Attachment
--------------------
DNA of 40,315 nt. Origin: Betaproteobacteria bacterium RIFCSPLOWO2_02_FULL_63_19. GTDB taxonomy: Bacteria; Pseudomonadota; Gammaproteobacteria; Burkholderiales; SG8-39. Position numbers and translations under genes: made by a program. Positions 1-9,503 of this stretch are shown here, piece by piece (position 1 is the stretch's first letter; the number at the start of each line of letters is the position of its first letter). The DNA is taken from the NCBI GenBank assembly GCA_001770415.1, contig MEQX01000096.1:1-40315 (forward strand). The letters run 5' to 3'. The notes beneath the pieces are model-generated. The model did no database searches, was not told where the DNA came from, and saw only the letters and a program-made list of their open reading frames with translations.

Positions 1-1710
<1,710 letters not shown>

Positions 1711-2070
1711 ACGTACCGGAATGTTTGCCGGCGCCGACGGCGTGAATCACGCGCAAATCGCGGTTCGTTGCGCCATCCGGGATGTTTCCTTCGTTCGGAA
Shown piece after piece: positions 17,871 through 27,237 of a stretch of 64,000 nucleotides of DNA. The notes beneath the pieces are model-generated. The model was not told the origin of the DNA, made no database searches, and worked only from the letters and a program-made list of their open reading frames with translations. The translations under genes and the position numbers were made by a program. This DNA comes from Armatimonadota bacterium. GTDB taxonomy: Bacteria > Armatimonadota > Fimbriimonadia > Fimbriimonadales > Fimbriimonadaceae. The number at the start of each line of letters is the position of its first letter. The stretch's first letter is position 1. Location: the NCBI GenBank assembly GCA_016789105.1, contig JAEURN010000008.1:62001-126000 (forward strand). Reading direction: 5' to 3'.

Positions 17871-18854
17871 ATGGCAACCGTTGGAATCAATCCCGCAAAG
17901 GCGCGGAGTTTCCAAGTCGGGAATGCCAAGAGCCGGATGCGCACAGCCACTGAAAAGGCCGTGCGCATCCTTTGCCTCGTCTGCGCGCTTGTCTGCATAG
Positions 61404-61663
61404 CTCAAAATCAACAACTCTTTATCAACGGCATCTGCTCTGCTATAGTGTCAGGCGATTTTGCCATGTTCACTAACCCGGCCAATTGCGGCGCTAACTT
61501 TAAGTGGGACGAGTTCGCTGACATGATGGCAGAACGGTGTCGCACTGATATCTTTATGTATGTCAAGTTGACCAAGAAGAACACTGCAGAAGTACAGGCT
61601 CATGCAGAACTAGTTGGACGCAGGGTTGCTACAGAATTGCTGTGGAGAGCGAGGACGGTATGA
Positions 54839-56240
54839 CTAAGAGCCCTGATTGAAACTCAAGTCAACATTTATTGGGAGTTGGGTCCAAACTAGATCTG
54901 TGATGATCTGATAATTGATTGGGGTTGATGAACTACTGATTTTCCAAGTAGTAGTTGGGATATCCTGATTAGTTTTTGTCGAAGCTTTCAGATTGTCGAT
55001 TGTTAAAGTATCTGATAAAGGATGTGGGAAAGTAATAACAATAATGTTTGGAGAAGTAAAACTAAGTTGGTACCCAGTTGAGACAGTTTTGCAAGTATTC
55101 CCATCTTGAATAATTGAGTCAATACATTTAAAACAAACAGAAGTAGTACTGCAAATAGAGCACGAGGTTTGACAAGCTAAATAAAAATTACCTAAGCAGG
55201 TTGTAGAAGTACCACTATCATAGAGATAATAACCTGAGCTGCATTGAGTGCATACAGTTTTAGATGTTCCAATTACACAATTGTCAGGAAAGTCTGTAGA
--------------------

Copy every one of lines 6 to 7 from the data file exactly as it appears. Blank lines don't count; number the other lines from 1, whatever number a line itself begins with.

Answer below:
Shown piece after piece: positions 17,871 through 27,237 of a stretch of 64,000 nucleotides of DNA. The notes beneath the pieces are model-generated. The model was not told the origin of the DNA, made no database searches, and worked only from the letters and a program-made list of their open reading frames with translations. The translations under genes and the position numbers were made by a program. This DNA comes from Armatimonadota bacterium. GTDB taxonomy: Bacteria > Armatimonadota > Fimbriimonadia > Fimbriimonadales > Fimbriimonadaceae. The number at the start of each line of letters is the position of its first letter. The stretch's first letter is position 1. Location: the NCBI GenBank assembly GCA_016789105.1, contig JAEURN010000008.1:62001-126000 (forward strand). Reading direction: 5' to 3'.

Positions 17871-18854